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How the Reds might beat the Braves

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A less-enticing pseudo-simulation

Cincinnati Reds v Atlanta Braves Photo by Scott Cunningham/Getty Images

This post is (perhaps you figured this out already) a companion piece to the earlier one about how the Braves could beat the Reds. While I was always going to do two posts, one about winning the series and one about losing the series, amusingly, things worked out fairly easily for me. The “run” in the prior post was the first one I pulled, where the Braves hammered the Reds and won both of the first two games. I didn’t have to fish for a “run” where the Braves lost; it was the very next one I pulled.

As a reminder, the way this hypothetical was crafted was to take all of the Max Fried, Ian Anderson, and Kyle Wright starts against subpar offenses like the Reds, and randomly select one as needed. The same random selection was done by starters of the caliber of Trevor Bauer, Luis Castillo, and Sonny Gray against the Braves. The two “halves” were then combined into a single game narrative, as done below.

Game 1: Trevor Bauer vs. Max Fried

Disaster strikes early for the Braves in this one, and the series gets off on the wrong foot, almost literally. On the second batter of the game, Max Fried lands awkwardly fielding a comebacker; he records the out but hurts his ankle. He attempts to pitch through it, but both Joey Votto and Eugenio Suarez take him deep; Brian Snitker and the Braves’ medical staff determine he can’t continue, and the Braves are in a 2-0 hole and forced to go to to their bullpen immediately.

But for those two homers, who knows what might have happened? The Reds extend their lead to 4-0 off the bullpen in the fourth, but get nothing else. In the fifth, the Braves have a small rally against BauerTravis d’Arnaud homers to lead off the frame and make it a 4-1 game, and Ronald Acuña Jr. singles in another run. But, despite a couple of stolen bases in the inning, that’s all the Braves get. Bauer completes six, scattering just three singles outside of the fifth.

The Braves, of course, make it interesting. In the seventh, just as Bauer is gone, they load the bases with one out. But, the top of the order fails to come through, as a strikeout and a groundout by Freddie Freeman keep it a 4-2 game. In the eighth and ninth, the Cincinnati relief corps gives the Braves hope twice, with a walk that brings the tying run to the plate in both innings. But, the eight-inning leadoff walk to Marcell Ozuna is erased on a Travis d’Arnaud double play, and Acuña strikes out to end the game.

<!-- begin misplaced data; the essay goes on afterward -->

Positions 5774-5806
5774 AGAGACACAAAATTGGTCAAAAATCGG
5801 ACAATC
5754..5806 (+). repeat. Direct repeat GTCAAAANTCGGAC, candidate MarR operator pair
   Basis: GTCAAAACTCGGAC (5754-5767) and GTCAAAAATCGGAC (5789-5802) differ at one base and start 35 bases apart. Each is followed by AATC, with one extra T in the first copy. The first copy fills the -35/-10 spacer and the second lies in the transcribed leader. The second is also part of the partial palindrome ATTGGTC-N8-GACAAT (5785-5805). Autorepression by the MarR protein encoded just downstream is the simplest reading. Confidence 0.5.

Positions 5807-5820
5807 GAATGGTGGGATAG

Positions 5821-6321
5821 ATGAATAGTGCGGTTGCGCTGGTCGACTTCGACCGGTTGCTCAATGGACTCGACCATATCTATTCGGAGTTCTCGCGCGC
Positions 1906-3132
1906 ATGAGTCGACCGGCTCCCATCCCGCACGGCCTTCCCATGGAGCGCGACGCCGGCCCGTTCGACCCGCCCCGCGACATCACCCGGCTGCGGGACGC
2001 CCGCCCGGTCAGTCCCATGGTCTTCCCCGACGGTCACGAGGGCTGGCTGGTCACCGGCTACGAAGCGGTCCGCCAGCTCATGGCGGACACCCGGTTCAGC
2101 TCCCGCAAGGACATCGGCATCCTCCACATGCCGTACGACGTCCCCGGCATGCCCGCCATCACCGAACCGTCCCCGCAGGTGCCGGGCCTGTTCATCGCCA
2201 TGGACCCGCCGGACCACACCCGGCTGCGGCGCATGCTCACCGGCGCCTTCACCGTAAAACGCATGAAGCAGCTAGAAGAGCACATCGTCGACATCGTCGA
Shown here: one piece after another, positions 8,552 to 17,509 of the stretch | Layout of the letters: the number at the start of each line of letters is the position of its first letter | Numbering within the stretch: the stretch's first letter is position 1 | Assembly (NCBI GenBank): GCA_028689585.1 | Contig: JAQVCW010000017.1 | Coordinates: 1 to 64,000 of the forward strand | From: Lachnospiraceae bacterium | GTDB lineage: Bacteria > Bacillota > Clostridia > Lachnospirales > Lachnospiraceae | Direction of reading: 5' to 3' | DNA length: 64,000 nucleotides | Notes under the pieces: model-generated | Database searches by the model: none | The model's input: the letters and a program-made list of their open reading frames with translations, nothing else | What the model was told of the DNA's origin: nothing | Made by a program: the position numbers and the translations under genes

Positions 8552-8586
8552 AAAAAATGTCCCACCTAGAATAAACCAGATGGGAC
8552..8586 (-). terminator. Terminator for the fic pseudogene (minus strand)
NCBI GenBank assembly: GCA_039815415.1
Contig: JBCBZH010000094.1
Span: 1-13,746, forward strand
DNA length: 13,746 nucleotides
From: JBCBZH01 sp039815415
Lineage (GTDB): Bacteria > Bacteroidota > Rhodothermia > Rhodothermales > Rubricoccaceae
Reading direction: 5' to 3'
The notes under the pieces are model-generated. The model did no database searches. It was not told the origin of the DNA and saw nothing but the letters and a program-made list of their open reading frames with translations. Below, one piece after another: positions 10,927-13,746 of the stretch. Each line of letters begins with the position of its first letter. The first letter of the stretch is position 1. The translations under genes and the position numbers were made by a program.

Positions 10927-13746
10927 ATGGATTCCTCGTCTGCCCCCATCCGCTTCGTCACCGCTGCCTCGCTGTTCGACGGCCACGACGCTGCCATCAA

Game 2: Luis Castillo vs. Ian Anderson

With their backs against the wall, the Braves and Ian Anderson end up not sweating too much. Well, that might be an overstatement; Anderson allows baserunners, but not runs, at least not at first. The game is scoreless in the bottom of the third, at least until Freeman singles, Ozuna pops a two-run homer off Castillo, and d’Arnaud goes back-to-back. Three of the next four batters also reach, chasing Castillo with the Reds down 4-0.

In the fifth, the Braves go berserk on the Reds’ bullpen, the way we’ve seen a few times this season. Anderson has an 11-0 lead heading into the sixth. The Reds drip and drop three runs on him with two outs in the sixth, and later hit a homer, but it doesn’t really matter, as the Braves win 11-4.

Game 3: Sonny Gray vs. Kyle Wright

So, it comes down to this. And, since this is the “How the Reds might beat the Braves” post, you know it doesn’t go well.

A solo homer to lead off the second puts Wright and the Braves in a 1-0 hole. The same thing happens in the third, and the Braves are down 2-0. They threaten in the bottom of third against Gray, as Freeman is grazed and Ozuna walks, but d’Arnaud pops out to end the inning.

Things go from bad to worse in the fourth. A leadoff walk from Wright ends up doubling the deficit when the next batter homers. Wright gives up another run before departing the game for good. The Braves, however, just can’t get anything going against Gray or anyone else. They work counts and get some walks, and Gray is removed after five, but somehow, the same bullpen they hammered in the prior game smothers them this time. A leadoff walk to Ozuna goes nowhere in the sixth; another leadoff walk and then a single suggest the Braves could at least make a dent in the seventh, but Acuña and Freeman strike out to end the inning.

Trailing 5-0 in the bottom of the eighth, the Braves finally cash something in — they load the bases with none out, forcing David Bell to go get Raisel Iglesias for a potential six-out stint. Adam Duvall strikes out, but Dansby Swanson hits a hard grounder past short to make it 6-2. But, no further damage occurs — Iglesias gets two outs, and after the Reds tack on two more in the top of the ninth, Iglesias yields just a walk to Freeman as the Braves’ season abruptly ends.


The Braves have hit well. They’ve hit relievers very well. Can they be sunk in a decisive game by Sonny Gray and Reds relievers? Of course. Would any of this surprise you? It shouldn’t.